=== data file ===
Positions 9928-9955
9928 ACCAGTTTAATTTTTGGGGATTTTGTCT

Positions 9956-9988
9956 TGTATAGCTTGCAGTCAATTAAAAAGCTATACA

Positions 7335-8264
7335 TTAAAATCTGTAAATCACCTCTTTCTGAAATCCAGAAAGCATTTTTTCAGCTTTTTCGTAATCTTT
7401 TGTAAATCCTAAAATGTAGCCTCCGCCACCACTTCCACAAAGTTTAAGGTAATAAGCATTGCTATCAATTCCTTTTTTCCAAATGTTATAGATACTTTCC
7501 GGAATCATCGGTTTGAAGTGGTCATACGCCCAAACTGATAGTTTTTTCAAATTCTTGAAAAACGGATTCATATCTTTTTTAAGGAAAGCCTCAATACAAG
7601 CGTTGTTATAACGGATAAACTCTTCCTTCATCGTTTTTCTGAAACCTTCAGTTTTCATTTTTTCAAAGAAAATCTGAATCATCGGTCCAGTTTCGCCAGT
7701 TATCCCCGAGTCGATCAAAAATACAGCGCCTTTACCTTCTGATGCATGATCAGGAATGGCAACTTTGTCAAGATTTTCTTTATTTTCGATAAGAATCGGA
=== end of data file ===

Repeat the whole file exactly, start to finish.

Positions 9928-9955
9928 ACCAGTTTAATTTTTGGGGATTTTGTCT

Positions 9956-9988
9956 TGTATAGCTTGCAGTCAATTAAAAAGCTATACA

Positions 7335-8264
7335 TTAAAATCTGTAAATCACCTCTTTCTGAAATCCAGAAAGCATTTTTTCAGCTTTTTCGTAATCTTT
7401 TGTAAATCCTAAAATGTAGCCTCCGCCACCACTTCCACAAAGTTTAAGGTAATAAGCATTGCTATCAATTCCTTTTTTCCAAATGTTATAGATACTTTCC
7501 GGAATCATCGGTTTGAAGTGGTCATACGCCCAAACTGATAGTTTTTTCAAATTCTTGAAAAACGGATTCATATCTTTTTTAAGGAAAGCCTCAATACAAG
7601 CGTTGTTATAACGGATAAACTCTTCCTTCATCGTTTTTCTGAAACCTTCAGTTTTCATTTTTTCAAAGAAAATCTGAATCATCGGTCCAGTTTCGCCAGT
7701 TATCCCCGAGTCGATCAAAAATACAGCGCCTTTACCTTCTGATGCATGATCAGGAATGGCAACTTTGTCAAGATTTTCTTTATTTTCGATAAGAATCGGA